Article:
Monitor the Cloud Environment
When an organization has blind spots in its cloud environment, it lacks the ability to properly protect itself. A good approach to security is to use services that are able to view the entire environment and report on what they detect. A couple of monitoring services from Microsoft Azure are the Azure Security Center and the Azure App Service.
The Azure Security Center grants visibility and control for cloud resources that allows organizations to detect and respond to threats. This service monitors cloud resources and provides reports that suggest actions administrations can take to address any anomalies.
Azure Monitor gives visibility into data in the Azure infrastructure and individual Azure resources.
Take Advantage of Automation for a Secure Microsoft Azure
An organization should take advantage of automation tools to take over difficult and time-consuming jobs like data analytics.
Many of Microsoft Azure’s security services are automated, particularly ones dedicated to monitoring the cloud environment and enforcing policy. An example of this is Application Insights.
Use Encryption and Firewalls
One of the most basic aspects of cybersecurity is to use encryption and firewalls. With Microsoft Azure, organizations have the opportunity to use a web application firewall, encryption at rest and in transit, and Azure Key Vault, among other security features.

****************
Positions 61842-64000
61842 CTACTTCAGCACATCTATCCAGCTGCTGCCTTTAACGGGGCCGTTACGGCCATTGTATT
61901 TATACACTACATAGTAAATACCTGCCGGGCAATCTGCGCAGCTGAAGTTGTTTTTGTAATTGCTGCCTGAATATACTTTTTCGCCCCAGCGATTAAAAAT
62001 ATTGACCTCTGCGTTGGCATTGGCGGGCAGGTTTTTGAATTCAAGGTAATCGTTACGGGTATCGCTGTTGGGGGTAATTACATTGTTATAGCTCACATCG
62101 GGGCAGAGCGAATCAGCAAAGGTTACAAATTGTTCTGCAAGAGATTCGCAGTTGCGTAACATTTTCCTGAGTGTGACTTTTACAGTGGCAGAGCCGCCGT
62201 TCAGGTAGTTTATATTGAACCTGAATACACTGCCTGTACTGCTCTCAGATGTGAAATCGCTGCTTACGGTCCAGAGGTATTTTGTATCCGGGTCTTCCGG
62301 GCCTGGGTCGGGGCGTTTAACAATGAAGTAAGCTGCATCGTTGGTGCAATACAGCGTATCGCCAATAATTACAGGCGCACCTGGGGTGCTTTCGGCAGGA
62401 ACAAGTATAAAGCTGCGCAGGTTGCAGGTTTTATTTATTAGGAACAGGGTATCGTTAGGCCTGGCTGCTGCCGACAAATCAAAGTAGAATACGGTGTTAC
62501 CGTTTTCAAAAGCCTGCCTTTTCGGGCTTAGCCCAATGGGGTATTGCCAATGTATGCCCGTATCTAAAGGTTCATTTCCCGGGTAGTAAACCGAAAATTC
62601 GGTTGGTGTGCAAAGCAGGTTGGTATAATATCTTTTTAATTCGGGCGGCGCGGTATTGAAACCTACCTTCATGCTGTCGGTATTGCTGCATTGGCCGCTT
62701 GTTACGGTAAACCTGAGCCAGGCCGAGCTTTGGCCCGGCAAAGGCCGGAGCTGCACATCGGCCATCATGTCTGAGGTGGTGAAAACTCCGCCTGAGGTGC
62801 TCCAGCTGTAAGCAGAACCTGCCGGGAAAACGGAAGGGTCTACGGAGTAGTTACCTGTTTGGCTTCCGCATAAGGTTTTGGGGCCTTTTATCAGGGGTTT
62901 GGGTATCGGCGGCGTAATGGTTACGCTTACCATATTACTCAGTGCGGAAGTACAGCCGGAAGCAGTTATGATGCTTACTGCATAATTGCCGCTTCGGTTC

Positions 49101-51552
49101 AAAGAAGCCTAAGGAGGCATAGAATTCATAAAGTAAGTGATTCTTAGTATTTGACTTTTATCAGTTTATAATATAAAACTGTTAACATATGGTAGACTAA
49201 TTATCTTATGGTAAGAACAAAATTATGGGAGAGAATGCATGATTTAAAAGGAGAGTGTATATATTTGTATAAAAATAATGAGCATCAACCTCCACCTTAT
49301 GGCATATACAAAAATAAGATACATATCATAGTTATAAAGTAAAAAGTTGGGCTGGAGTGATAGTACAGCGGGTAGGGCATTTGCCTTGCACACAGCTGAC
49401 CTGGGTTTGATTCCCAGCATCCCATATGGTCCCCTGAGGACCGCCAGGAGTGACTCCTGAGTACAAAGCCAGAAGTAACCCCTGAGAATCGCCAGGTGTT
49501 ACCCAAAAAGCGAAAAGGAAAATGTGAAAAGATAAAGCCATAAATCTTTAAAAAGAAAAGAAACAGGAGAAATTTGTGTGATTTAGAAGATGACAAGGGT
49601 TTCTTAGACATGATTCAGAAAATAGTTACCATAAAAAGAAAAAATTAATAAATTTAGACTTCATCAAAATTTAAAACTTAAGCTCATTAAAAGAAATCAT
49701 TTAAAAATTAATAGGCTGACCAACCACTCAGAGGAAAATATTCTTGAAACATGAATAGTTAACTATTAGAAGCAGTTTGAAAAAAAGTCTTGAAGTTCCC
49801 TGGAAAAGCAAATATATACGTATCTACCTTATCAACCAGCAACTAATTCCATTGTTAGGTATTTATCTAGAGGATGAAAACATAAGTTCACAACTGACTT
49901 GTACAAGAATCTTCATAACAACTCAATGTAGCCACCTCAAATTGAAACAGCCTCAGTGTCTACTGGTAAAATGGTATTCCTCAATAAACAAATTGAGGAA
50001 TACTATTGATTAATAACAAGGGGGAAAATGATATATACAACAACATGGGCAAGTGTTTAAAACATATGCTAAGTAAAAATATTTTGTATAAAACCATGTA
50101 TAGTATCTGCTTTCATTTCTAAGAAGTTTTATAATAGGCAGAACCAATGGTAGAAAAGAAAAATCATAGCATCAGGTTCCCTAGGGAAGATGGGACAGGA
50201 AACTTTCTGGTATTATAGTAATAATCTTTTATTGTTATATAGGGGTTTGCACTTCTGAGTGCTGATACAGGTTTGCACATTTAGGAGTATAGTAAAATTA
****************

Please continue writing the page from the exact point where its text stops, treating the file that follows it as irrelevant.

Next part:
Microsoft Azure’s web application firewall (WAF) is part of its Azure Application Gateway. The WAF protects web applications using the gateway for application delivery control functions. Because it is cloud-based, the WAF is a centralized way to protect web applications. The WAF is based on rules made by the Open Web Application Security Project (OWASP) and automatically updates when new vulnerabilities become apparent.
Azure Storage is able to secure data with encryption while the data is at rest or in transit. Data at rest is data sitting in storage whereas data in transit is data being sent along network connections. This is helpful to organizations because it takes care of the base need to encrypt data at all times.
The Azure Key Vault is a hardware security module (HSM) that stores cryptographic keys and critical secrets. A secret, in this instance, is any data an organization wants to tightly control access to. For example, a secret could be API keys, passwords, or certificates. The hardware used by the Azure Key Vault is certified to the standards of FIPS 140-2 Level 2 devices. Cryptographic keys encrypt and decrypt data, particularly after it has been sent or received. By having a secure piece of hardware retaining an organization’s secrets and keys, the keys themselves are protected. Without protected keys, encryption and authentication functions are rendered ineffective because an attacker with the cryptography keys can easily decrypt the data.
Microsoft Azure Security: Key Takeaways
- Organizations should have a plan protecting their cloud instances and responding when attacked.
- IAM is key to mitigating intentional or accidental manipulation of data and cloud resources.
- Visibility means everything in reducing weak points in a security system.
- Automation is crucial for saving time and making security practices more efficient.
- Firewalls prevent hackers from accessing where data is stored while encryption prevents hackers from accessing the data itself.